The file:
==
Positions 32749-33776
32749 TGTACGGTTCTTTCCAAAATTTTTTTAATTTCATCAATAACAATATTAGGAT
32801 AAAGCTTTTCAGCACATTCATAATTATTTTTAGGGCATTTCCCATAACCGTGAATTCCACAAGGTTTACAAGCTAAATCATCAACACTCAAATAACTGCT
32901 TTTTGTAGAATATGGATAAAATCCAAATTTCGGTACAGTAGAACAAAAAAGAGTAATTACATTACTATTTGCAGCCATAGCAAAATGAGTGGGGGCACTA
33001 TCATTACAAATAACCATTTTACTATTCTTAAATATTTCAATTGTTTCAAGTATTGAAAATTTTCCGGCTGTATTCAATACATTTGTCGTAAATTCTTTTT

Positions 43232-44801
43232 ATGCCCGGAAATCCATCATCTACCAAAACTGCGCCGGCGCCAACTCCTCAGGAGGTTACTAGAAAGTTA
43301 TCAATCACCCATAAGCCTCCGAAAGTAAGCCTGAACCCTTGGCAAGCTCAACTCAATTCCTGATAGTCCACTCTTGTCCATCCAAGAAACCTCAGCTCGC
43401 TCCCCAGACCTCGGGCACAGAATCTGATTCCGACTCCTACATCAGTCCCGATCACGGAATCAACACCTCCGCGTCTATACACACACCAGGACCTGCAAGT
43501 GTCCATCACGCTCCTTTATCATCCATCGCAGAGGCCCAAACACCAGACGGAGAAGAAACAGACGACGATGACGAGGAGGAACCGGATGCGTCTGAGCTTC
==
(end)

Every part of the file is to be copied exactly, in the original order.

Positions 32749-33776
32749 TGTACGGTTCTTTCCAAAATTTTTTTAATTTCATCAATAACAATATTAGGAT
32801 AAAGCTTTTCAGCACATTCATAATTATTTTTAGGGCATTTCCCATAACCGTGAATTCCACAAGGTTTACAAGCTAAATCATCAACACTCAAATAACTGCT
32901 TTTTGTAGAATATGGATAAAATCCAAATTTCGGTACAGTAGAACAAAAAAGAGTAATTACATTACTATTTGCAGCCATAGCAAAATGAGTGGGGGCACTA
33001 TCATTACAAATAACCATTTTACTATTCTTAAATATTTCAATTGTTTCAAGTATTGAAAATTTTCCGGCTGTATTCAATACATTTGTCGTAAATTCTTTTT

Positions 43232-44801
43232 ATGCCCGGAAATCCATCATCTACCAAAACTGCGCCGGCGCCAACTCCTCAGGAGGTTACTAGAAAGTTA
43301 TCAATCACCCATAAGCCTCCGAAAGTAAGCCTGAACCCTTGGCAAGCTCAACTCAATTCCTGATAGTCCACTCTTGTCCATCCAAGAAACCTCAGCTCGC
43401 TCCCCAGACCTCGGGCACAGAATCTGATTCCGACTCCTACATCAGTCCCGATCACGGAATCAACACCTCCGCGTCTATACACACACCAGGACCTGCAAGT
43501 GTCCATCACGCTCCTTTATCATCCATCGCAGAGGCCCAAACACCAGACGGAGAAGAAACAGACGACGATGACGAGGAGGAACCGGATGCGTCTGAGCTTC